By The Washington Post Editorial Board
Bill Gates, the world's richest man, who has devoted much of his philanthropy to improving global public health, gave a speech the other day at the Munich Security Conference that should have caught everyone's attention. Gates insisted that world leaders think differently about public health and national security. They should listen.
In 2001, bioterrorism was suddenly a very real security problem. After the anthrax attacks that year, the United States spent billions of dollars to develop and stockpile medical countermeasures and build warning systems. But in the years that followed, the villain that appeared to cause death and illness was not a bioterrorist, but Mother Nature, in a series of naturally occurring outbreaks:severe acute respiratory syndrome, or SARS; swine flu; and Ebola, among others. Each could not be stopped by existing therapeutics or vaccines, raising the question: How can nations and societies defend against such fast-moving waves of peril? It is simply impossible - and too expensive - to develop countermeasures in advance of every possible threat. Moreover, effective therapeutics, vaccines and diagnostics require long lead times, while a pandemic demands a rapid response.
Gates insists that the pandemic threat be taken as urgently and seriously as major national security issues. This has often not been the case until it is too late. Public-health systems, especially in poor and war-torn nations, have long suffered underfunding and neglect. The world was late in attacking Ebola. Just last year in the United States, Congress dithered for months over money to fight the Zika virus. Why, Gates asks, does the world not approach pandemic risk on a level with preventing nuclear war or climate change? "We ignore the link between health security and international security at our peril," he declared.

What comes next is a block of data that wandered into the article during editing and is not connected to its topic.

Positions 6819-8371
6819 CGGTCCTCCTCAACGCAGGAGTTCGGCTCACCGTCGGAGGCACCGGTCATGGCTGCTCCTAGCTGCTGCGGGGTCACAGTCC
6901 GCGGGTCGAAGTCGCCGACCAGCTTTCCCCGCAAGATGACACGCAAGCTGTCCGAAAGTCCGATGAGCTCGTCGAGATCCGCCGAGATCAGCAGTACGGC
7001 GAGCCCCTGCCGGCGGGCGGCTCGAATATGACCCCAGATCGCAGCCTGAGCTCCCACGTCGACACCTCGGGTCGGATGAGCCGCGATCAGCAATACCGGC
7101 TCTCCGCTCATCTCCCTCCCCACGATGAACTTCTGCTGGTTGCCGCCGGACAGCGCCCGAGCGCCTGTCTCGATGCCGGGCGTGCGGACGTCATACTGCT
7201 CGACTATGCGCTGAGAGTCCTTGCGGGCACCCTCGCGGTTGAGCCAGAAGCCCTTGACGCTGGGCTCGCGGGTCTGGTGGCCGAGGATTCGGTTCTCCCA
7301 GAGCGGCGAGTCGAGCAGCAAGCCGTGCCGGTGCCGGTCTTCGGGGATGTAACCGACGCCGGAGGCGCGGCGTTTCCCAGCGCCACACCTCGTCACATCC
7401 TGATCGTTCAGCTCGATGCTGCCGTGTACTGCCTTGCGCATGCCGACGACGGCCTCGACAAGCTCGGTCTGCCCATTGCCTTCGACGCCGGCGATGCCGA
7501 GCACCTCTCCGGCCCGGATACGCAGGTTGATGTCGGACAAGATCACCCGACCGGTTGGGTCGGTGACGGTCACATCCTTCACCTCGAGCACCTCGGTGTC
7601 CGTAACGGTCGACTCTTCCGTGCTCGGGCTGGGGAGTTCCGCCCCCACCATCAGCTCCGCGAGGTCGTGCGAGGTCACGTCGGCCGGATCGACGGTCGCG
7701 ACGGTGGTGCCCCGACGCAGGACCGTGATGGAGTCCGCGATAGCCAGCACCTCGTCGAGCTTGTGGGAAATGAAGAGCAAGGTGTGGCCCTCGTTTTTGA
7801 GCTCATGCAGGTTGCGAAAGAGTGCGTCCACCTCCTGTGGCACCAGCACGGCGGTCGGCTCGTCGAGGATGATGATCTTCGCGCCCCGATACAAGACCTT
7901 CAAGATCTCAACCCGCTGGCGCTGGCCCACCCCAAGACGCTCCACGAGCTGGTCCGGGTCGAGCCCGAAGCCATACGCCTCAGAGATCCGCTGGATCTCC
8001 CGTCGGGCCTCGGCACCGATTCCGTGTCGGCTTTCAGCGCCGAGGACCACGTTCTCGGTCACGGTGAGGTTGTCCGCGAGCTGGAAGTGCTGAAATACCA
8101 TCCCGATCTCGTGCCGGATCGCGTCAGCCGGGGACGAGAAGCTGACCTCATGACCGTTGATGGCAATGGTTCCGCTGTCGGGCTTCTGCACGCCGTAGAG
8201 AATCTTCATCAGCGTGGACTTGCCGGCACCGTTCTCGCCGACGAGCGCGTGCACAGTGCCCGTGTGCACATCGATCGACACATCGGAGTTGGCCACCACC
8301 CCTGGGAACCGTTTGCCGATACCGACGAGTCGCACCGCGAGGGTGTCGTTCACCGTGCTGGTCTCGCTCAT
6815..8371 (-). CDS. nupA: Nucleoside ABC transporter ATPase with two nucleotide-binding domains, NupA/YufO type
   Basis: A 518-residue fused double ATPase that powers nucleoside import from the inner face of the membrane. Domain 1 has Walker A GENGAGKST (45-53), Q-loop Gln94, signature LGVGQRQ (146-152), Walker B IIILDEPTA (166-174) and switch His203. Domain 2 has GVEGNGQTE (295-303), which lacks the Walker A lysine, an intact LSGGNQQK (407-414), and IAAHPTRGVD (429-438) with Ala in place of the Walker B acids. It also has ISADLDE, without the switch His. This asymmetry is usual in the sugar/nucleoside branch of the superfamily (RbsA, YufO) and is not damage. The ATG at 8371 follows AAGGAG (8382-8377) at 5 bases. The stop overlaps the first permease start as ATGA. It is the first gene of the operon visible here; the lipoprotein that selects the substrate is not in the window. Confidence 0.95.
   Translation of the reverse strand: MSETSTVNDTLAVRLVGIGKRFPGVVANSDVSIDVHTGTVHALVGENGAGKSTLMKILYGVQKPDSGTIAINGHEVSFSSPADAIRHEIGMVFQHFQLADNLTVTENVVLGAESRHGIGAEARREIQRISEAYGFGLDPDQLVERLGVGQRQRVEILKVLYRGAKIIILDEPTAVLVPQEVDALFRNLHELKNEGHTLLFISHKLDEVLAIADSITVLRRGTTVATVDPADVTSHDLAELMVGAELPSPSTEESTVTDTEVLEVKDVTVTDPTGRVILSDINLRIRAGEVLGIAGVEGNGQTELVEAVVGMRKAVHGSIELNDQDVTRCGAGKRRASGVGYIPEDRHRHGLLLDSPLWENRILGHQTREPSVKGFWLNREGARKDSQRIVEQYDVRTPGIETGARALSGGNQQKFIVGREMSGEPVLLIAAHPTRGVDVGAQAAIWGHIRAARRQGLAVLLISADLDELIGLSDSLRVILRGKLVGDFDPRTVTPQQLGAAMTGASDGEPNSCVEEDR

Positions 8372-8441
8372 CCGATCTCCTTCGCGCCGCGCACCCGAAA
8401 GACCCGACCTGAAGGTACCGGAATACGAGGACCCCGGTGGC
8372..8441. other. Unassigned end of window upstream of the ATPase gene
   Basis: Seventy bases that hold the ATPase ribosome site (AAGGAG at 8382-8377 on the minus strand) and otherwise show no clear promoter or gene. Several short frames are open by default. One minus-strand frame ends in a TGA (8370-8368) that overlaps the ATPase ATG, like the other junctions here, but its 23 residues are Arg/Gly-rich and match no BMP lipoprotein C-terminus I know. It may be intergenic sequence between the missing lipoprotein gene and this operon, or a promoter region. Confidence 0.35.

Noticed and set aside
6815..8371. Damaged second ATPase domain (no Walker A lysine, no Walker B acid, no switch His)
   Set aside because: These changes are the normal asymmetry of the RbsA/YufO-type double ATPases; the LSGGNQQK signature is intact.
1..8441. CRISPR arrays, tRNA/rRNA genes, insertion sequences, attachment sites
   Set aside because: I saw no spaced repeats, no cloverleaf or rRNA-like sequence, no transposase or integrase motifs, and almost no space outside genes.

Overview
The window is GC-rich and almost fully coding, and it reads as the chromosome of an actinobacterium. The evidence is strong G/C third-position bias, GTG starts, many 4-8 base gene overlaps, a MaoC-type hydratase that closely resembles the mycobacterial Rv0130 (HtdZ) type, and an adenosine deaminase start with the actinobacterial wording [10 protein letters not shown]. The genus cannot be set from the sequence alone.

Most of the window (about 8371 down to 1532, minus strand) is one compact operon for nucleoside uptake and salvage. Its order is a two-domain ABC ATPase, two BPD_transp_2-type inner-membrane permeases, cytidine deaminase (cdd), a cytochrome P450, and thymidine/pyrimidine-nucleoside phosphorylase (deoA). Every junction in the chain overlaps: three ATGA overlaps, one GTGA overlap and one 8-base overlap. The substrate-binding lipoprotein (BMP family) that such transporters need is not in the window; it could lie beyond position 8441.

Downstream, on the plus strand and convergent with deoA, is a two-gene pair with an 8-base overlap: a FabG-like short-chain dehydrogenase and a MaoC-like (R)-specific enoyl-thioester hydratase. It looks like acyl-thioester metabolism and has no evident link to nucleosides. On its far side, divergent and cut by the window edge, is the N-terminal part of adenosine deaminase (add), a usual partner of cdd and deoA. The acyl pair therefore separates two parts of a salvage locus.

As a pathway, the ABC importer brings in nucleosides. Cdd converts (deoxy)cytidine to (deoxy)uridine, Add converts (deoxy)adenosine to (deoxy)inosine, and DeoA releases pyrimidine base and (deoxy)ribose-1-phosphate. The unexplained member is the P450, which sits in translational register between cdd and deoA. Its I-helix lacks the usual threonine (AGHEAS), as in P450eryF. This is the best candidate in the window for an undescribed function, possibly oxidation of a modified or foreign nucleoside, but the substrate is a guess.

There is a dawning realization about this in governments, but Gates is correct that much more can be done before another disaster strikes. He noted that vaccines, so important in stopping an epidemic, typically take up to 10 years to develop, but recent advances in genomics offer the prospect of vaccines that could be created on the fly. This has long been a dream of biomedicine, and Gates is right that it will need a lot more support and research to become reality. He also called for devoting more time and resources to surveillance so that disease outbreaks can be spotted sooner. Finally, he suggested preparing for epidemics "the way the military prepares for war," with exercises and training.
"Imagine if I told you that somewhere in this world, there's a weapon that exists - or that could emerge - capable of killing tens of thousands, or millions, of people, bringing economies to a standstill and throwing nations into chaos," Gates said. "You would say that we need to do everything possible to gather intelligence and develop effective countermeasures to reduce the threat. That is the situation we face today with biological threats. We may not know if that weapon is man-made or a product of nature. But one thing we can be almost certain of. A highly lethal global pandemic will occur in our lifetimes."
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